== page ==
Posted Wednesday 16 Nov 2022
WIFT NZ talked to director Frances O’Connor about the making of her directorial debut Emily.
Author Emily Brontë was seen as a misfit in her society and her book Wuthering Heights dismissed. These days she’d probably be a celebrity - albeit an unwilling one.
Director Frances O’Connor says she wrote her feature film about the author’s tragically short life for young women who don’t see themselves represented and who don’t feel they ‘fit’.
“What do you do if your creativity or sense of self is different, and people tell you you’re different? If you don’t fit into the patriarchy or have anything to offer it? It’s an exploration of a young woman who feels different, who has some social anxiety, who doesn’t fit in, and how she finds her way through that to eventually write this beautiful book.”
As an actor Australian-born O’Connor has had a successful career, her breakout role in Mansfield Park paving the way for roles in films The Importance of Being Earnest and A.I. Artificial Intelligence, and series such as Madame Bovary and The Missing, with the latter two each earning her a Golden Globe nomination.
Speaking on Zoom from her London home O’Connor says she read Wuthering Heights as a young teenager on the long bus trips to high school from her remote home in the hills of Western Australia.
“I felt transported when I was reading it. It was such a different world to what I was growing up in, yet I also really related to its setting, the wild hills. We didn’t have any houses around us either and Wuthering Heights was a world like that too.”
She wrote the script for Emily in between acting gigs over a number of years, and in 2018 “got serious” and did some workshops on it. She then gave the script to a friend, Australian producer Robert Connolly, whose script editor Louise Gough helped O’Connor polish it to a state O’Connor was happy with.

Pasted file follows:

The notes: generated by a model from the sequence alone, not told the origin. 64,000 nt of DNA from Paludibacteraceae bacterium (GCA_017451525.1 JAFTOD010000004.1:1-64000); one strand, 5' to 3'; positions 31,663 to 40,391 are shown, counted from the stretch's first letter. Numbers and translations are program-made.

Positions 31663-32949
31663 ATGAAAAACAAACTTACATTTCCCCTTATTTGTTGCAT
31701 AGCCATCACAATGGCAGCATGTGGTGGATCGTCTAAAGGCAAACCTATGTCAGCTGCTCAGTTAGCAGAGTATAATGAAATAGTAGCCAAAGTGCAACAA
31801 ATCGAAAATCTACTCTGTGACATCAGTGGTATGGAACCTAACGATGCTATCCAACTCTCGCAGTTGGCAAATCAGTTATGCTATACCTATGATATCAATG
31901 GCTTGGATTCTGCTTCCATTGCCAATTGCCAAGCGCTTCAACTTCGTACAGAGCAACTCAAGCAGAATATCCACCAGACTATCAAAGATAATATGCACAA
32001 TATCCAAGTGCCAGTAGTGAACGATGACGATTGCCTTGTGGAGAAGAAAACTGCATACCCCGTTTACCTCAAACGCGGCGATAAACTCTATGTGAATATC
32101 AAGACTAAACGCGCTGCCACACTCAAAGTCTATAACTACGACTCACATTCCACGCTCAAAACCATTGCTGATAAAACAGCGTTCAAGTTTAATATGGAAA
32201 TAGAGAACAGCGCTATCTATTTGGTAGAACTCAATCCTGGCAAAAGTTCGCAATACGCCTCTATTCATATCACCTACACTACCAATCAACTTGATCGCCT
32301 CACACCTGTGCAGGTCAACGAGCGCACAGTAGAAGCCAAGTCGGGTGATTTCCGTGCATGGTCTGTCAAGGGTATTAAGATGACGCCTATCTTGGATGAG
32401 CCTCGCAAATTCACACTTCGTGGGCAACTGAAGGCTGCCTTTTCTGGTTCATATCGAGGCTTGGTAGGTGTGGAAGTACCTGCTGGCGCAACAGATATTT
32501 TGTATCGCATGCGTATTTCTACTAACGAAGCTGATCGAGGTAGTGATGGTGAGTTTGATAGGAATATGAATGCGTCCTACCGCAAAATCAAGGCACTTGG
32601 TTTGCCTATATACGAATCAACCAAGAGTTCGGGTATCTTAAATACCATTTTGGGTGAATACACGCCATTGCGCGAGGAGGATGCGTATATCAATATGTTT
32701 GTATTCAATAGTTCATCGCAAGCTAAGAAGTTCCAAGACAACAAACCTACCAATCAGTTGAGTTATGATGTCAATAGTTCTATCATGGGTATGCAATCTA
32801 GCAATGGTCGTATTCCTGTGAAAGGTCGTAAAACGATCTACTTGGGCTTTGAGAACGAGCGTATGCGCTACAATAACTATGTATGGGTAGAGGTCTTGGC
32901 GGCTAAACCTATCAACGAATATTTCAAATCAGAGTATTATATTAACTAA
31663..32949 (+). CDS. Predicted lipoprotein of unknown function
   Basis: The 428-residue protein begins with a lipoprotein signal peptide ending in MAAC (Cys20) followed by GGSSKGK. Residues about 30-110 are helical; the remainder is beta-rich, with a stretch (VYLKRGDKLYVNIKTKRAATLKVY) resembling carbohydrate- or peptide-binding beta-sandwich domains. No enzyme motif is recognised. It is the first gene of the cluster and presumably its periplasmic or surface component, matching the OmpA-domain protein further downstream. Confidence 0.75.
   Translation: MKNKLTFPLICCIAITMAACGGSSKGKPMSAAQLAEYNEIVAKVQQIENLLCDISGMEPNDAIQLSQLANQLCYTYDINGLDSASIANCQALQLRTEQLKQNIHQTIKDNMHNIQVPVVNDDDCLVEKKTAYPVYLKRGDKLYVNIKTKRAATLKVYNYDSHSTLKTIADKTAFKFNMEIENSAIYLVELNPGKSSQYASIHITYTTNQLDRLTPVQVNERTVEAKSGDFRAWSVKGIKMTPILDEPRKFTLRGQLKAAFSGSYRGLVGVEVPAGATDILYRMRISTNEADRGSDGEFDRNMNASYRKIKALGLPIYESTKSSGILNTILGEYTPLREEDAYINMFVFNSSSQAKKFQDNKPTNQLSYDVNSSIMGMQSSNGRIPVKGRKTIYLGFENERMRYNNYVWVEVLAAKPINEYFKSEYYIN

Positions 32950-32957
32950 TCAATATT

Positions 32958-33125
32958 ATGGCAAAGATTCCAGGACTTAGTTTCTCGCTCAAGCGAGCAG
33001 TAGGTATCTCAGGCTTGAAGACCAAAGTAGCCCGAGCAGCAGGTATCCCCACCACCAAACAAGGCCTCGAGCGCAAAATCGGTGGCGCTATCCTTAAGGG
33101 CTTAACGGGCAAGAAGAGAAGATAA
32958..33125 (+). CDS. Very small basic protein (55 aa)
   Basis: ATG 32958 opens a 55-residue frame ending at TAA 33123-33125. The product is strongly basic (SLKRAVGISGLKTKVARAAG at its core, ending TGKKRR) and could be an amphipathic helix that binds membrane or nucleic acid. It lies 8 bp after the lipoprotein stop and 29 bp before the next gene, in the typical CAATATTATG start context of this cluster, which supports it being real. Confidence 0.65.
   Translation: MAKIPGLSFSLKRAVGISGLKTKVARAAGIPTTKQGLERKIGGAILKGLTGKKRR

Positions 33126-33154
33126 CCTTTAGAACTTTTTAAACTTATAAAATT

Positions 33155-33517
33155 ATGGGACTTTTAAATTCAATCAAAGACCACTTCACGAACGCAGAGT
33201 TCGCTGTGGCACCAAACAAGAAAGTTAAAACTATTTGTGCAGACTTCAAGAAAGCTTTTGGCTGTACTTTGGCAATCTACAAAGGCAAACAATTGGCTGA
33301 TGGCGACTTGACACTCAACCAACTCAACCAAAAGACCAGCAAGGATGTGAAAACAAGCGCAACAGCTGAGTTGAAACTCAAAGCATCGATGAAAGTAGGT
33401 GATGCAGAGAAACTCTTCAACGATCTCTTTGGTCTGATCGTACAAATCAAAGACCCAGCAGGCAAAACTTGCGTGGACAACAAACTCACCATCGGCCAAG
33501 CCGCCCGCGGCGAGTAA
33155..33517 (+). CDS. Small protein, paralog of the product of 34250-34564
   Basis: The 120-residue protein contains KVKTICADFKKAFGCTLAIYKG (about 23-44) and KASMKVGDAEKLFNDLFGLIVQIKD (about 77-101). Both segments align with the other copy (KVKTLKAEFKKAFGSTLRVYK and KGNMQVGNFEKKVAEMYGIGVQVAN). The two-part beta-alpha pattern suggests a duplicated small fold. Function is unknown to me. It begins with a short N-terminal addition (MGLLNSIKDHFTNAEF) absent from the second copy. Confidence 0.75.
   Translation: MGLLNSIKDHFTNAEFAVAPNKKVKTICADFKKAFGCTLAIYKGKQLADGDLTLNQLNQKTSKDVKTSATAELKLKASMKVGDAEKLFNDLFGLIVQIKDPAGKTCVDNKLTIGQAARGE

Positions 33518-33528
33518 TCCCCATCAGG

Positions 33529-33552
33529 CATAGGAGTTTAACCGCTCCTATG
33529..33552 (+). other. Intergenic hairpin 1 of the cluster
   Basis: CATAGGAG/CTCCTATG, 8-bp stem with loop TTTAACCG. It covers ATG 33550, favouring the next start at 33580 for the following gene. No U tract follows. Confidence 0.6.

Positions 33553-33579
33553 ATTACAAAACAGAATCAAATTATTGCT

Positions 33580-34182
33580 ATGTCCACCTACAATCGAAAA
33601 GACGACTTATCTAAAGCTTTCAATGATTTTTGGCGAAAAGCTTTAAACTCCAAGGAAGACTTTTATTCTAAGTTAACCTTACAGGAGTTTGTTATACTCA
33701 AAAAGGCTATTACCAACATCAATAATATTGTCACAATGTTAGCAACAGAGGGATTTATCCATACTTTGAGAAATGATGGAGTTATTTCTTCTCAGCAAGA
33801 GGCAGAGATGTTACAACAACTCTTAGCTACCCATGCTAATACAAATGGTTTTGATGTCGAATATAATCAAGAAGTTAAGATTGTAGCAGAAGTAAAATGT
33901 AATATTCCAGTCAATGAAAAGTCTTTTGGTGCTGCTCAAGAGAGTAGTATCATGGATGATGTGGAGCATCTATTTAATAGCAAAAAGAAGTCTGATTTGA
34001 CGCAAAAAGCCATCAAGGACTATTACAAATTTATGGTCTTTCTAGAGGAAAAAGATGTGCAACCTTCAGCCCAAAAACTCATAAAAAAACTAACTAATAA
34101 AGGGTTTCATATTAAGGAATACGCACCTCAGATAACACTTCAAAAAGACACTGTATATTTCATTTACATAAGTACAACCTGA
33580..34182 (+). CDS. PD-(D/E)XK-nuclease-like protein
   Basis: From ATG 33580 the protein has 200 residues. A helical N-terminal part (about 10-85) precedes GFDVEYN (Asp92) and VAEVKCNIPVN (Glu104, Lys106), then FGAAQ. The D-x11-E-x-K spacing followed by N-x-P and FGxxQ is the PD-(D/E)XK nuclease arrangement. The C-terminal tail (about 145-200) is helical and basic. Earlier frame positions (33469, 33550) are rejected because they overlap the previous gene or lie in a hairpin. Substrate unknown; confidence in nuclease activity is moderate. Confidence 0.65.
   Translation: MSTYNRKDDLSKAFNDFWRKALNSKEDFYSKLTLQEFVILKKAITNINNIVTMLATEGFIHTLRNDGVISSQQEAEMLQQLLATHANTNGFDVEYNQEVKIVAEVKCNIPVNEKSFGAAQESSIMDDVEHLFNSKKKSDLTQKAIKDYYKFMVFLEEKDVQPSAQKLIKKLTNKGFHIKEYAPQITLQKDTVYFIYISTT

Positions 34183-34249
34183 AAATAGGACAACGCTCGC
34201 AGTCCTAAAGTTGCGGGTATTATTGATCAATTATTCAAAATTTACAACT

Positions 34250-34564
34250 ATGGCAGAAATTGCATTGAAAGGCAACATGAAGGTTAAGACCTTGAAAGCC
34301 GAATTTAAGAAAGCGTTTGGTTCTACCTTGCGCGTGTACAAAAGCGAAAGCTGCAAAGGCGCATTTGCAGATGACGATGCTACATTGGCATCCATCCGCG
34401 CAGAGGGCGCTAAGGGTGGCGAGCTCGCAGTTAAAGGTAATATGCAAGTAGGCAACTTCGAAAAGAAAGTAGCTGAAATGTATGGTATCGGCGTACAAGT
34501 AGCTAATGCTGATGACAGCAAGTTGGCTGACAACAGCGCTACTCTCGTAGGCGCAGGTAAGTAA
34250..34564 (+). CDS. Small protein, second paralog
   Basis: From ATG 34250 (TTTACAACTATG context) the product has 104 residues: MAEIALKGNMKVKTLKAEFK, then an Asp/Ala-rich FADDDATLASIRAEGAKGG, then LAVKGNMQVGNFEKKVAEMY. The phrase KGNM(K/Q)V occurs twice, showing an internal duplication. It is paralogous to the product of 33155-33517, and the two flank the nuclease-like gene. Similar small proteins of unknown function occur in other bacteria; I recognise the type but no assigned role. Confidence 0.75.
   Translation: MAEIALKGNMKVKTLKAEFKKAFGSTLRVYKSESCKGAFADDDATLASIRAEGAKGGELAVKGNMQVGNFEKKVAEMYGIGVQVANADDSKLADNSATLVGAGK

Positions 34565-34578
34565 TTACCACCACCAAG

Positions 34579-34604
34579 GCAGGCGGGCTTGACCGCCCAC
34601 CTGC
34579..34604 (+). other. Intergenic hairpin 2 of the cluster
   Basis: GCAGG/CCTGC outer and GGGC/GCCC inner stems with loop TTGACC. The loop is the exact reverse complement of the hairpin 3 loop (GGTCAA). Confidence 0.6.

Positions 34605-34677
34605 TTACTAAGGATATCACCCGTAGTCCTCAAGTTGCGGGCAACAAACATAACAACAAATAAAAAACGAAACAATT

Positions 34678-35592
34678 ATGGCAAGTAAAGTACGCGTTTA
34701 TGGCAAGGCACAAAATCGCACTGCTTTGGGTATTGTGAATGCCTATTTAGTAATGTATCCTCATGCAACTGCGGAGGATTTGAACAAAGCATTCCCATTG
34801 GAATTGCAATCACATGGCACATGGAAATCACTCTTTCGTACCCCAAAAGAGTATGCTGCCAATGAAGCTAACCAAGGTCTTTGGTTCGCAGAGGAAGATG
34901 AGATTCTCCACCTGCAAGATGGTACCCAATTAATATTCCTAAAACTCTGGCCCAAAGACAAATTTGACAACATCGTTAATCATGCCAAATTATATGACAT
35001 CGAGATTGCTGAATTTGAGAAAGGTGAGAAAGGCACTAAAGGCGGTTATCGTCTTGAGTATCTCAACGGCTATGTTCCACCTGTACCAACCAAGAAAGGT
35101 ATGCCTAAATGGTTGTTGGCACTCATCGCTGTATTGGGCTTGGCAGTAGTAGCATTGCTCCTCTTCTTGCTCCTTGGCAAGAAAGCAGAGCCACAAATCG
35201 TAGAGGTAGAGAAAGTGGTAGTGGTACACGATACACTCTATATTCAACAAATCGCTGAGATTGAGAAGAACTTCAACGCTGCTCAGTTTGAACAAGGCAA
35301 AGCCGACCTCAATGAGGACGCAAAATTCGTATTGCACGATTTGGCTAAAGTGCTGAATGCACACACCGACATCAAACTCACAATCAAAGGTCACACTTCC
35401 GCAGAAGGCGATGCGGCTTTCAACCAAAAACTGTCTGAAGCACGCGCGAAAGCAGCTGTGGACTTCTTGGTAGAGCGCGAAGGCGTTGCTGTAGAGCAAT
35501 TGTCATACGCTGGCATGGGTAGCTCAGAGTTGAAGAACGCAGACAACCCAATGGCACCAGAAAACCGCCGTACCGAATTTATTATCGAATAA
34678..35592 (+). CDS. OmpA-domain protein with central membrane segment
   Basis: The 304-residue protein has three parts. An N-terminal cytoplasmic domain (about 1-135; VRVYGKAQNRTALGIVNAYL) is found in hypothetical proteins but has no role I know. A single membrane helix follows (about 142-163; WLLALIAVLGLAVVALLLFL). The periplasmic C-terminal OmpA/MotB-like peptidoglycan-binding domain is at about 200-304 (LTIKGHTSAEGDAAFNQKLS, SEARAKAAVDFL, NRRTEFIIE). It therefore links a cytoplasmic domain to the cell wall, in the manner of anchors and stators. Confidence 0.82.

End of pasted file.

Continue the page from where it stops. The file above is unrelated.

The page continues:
The budget was six million pounds – “that’s a lot to trust a first-time director with” – and getting finance was tough. Funding applications were rejected by the UK’s traditional film supporters, the British Film Institute or Film Four, which O’Connor says was likely because she’d never even made a short film so had no previous experience to show. However sales agent Embankment came on board, as did UK producer Piers Tempest, and they “fitted together all the funding puzzle pieces”.
When putting together a crew, O’Connor and her Director of Photography, Nanu Segal tried for a 50-50 gender ratio. They didn’t quite get there but O’Connor says there are women in every department. As an actor, she prefers a mixed crew, and says having women in key roles on the set, particularly as DOP, can elicit different performances from actors – male and female.
“If there’s a female DOP I bring more of my real self as an actor because I know I don’t have to worry about whether I’m attractive or not - which is frustrating! - and I’ve observed that with other [actors] too. It’s interesting how that can influence actors to bring a different self to the performance.”
When asked how things have improved for women in the industry O’Connor is cautiously positive.
“I know so many female directors now. I haven’t worked with that many so I notice when I do. But I still feel we’ve got a long way to go. The industry is still fairly masculine in the US and women get smaller budgets. The first female to direct a Star Wars film is only just coming up now. Those films are like the iconography of the culture and they’re still controlled by men. I would like to see women play in those larger arenas, because we’re going to shoot things differently and treat female characters differently and that goes out into the culture and changes people’s minds. That kind of stuff is really important and we need to make headway in those areas.”
Emily’s themes reflect what’s going on with women right now, making it especially relevant for a younger generation, O’Connor says.
“It’s an interesting time for women, with #MeToo and the discussion of how women fit in the patriarchy. [Emily Brontë] really was fairly different and people did have a problem with her. She didn’t fit in. Wuthering Heights is a very dark novel and there’s a lot of her in it, and people freaked out when they read it. The book didn't get a positive review until 50 years after it was published."
The mention of #MeToo sparks the question: does she think things are improving for women in the film industry?
O’Connor’s career coincides with the Harvey Weinstein era, and she knows many women who encountered him.
“Everybody said ‘just don’t get yourself in that situation’. No one said, ‘hey this isn’t right’. Everyone was just like ‘that’s the way of the world’. I think because of #MeToo, young women these days realise that they really don’t have to put up with it.”
- Christine Stride
Emily is in New Zealand cinemas from 17 November.
To be in the draw to win a double pass to Emily check out our competition further down in enews!
Image: Emma Mackey (who plays Emily Brontë) and Frances O'Connor, youtube.com